Many investors were taken sharply by surprise initially by the stellar run-up in Silver prices, and then perhaps more so by the dramatic collapse in prices after the period of euphoria and instability.
But how do you define “instability” and “euphoria” objectively?
Let’s learn a lesson from Silver’s Sigma (Standard Deviation) Bands and see what they had to say about the stable rise that morphed into a multi-day unstable rise ahead of the violent collapse.
What we’re seeing is the Sigma Bands – or Standard Deviation Bands – for Silver futures in TradeStation (just like your typical Bollinger Bands, only showing SD levels 1 through 4 both above and below the 20 day average).
Each line represents a distance of one Standard Deviation above the mean.
Generally, price is contained within two SDs above or below the mean (average) which is the logic of Bollinger Bands.
However, expanding the Sigma Bands like this gives good insights when a market transitions objectively from tradable stability (inflecting between the 2 SD Bands) to high-risk instability (spiking and remaining outside the second standard deviation and even moving up into the third and fourth deviation).
We can see Silver behaved “normally” or at least “stably” from February to March as price bounced cleanly between the resistance of the Second Sigma Band and support of the First Sigma Band.
The S&P 500 showed a similar pattern during this time, as I’ve shown in prior blog updates.
After the March pullback, Silver continued this behavior into early April where “things started to go wrong.”
I’ve highlighted each time price spiked beyond the Second Sigma Band (typical Bollinger Band) and then returned lower immediately.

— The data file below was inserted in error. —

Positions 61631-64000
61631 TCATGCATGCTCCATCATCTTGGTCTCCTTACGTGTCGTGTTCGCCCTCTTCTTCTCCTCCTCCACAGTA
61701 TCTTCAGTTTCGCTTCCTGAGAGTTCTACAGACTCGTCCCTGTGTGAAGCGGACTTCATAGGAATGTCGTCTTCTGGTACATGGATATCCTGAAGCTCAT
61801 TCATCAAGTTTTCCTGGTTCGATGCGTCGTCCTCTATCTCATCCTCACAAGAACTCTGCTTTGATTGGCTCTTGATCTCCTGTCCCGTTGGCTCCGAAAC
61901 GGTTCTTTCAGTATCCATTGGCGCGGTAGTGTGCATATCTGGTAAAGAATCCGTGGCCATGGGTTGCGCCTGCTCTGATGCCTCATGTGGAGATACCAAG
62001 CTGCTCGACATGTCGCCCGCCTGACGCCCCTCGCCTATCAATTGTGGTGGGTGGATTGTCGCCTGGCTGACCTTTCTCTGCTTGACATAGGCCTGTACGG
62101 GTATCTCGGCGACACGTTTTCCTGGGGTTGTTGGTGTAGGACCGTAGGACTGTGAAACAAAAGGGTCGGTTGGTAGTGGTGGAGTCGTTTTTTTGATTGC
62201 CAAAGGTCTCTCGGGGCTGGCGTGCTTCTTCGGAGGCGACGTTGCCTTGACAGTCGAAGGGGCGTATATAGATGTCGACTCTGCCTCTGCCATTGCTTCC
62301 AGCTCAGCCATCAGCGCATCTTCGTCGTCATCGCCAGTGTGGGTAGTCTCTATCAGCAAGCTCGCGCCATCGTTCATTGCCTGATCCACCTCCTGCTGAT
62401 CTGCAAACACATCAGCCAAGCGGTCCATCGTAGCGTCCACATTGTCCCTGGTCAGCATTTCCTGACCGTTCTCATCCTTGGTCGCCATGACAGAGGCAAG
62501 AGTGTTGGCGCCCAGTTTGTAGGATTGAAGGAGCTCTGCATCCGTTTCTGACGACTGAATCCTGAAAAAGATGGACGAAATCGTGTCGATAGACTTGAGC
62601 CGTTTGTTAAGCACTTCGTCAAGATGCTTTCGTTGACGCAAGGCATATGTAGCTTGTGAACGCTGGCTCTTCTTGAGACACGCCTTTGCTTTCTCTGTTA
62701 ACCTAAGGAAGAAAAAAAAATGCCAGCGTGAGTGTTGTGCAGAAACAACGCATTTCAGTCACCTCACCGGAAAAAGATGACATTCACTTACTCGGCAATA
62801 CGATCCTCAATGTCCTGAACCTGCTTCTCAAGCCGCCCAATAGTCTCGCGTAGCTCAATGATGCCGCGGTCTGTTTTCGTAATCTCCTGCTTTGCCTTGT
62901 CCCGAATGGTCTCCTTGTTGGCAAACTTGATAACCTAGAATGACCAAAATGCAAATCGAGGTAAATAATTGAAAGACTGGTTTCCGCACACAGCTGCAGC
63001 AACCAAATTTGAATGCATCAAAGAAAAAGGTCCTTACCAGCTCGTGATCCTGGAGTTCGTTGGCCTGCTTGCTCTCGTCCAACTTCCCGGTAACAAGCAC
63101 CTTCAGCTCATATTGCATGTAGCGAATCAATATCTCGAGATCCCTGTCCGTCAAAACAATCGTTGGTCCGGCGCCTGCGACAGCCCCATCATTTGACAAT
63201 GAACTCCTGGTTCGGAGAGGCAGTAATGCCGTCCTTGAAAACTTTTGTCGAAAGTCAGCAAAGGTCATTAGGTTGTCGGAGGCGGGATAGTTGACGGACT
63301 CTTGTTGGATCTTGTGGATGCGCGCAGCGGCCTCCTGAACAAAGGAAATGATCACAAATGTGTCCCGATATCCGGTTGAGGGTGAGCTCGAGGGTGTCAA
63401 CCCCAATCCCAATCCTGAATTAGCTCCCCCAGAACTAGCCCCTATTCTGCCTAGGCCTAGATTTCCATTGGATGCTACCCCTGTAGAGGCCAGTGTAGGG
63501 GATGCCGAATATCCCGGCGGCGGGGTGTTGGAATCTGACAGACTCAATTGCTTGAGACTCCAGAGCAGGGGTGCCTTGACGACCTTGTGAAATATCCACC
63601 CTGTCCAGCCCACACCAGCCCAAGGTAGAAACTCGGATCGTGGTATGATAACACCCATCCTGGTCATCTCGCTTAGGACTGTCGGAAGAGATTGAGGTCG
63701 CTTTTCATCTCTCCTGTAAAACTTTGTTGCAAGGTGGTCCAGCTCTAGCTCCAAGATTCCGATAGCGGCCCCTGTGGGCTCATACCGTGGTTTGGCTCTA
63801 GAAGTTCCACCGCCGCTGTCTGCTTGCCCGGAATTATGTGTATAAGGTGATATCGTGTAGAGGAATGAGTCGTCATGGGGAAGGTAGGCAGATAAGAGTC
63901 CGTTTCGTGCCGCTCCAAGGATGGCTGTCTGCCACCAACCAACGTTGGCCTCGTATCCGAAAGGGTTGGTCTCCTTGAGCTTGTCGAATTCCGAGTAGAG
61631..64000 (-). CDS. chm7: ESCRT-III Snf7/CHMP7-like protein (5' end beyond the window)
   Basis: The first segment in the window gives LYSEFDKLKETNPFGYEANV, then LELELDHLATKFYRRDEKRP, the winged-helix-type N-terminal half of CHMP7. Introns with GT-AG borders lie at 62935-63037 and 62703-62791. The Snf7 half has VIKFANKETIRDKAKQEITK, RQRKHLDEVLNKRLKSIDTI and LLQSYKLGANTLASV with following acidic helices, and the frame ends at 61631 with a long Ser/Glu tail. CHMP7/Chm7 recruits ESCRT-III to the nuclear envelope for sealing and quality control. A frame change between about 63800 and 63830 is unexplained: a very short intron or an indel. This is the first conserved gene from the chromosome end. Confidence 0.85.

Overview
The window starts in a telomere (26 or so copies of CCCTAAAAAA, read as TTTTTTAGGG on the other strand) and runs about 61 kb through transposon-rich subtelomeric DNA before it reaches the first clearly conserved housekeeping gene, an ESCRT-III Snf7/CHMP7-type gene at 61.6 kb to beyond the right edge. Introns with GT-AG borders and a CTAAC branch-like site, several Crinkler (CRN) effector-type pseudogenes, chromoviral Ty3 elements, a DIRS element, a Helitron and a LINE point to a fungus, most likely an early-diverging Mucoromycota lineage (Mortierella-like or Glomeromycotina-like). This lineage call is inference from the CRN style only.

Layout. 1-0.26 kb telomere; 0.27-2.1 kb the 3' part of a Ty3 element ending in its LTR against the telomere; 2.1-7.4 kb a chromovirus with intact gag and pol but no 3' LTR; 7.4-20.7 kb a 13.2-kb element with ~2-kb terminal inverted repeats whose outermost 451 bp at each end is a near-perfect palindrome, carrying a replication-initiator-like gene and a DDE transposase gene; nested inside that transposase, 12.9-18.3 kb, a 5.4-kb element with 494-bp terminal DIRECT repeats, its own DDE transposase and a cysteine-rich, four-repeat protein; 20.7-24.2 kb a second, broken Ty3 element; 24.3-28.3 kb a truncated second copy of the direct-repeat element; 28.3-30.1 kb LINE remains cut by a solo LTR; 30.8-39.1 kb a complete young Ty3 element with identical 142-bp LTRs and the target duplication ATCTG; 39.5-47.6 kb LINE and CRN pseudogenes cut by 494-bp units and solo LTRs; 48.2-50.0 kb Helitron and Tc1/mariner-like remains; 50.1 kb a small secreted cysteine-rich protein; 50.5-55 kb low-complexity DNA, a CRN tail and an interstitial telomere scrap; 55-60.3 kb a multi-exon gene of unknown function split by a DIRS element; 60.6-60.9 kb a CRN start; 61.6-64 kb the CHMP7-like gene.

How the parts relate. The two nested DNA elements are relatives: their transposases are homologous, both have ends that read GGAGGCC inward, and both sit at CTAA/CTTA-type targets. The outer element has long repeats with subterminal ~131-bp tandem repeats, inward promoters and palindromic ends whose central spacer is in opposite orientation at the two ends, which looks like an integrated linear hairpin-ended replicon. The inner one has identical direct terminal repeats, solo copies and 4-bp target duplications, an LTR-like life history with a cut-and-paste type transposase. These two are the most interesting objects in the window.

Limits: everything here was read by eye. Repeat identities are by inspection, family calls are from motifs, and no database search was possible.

This behavior changed in mid to late April as price spiked sharply outside the Second Sigma Band and remained outside this level consistently – never pulling back the next day.
You can see in late April where Silver began resisting against the Third Sigma Band and then spiked finally into the Fourth Sigma (that’s four standard deviations above the 20 day moving average or mean) just ahead of its eventual crash-down into May.
The lesson is simple – trends can turn parabolic and rise higher than most people expect. Eventually, as a market moves objectively from a stable/sustainable pattern into an unstable/unsustainable pattern, odds of a crash increase… if not become inevitable as the system/structure falls apart.
There were spike candles/reversal candles ahead of the initial crash which began officially May 2nd (your initial “serious warning” sign) and continued back to the $32 level on May 12th.
I know it was tempting both to call a top in silver each day during the parabolic move (those traders were right but early) or by the opposite token, to declare that “silver will rally forever.”
For most traders, it’s best to play predominantly in stable markets and manage risk appropriately – not getting caught up in greedily riding a euphoric ticking time-bomb… or calling the top in a euphoric market that can remain unstable longer than they expect.
Watching price relative to Sigma (or Bollinger) Bands helps assess the difference between:
Stable markets that are likely to continue moving in the same direction (resulting in slow, but steady potential profits),
and Unstable markets which could reverse violently any day (resulting in large potential profits that can evaporate into losses in a single day or bad week). Think “Flash Crash” in stocks on May 6, 2010.
Corey Rosenbloom, CMT
Afraid to Trade.com
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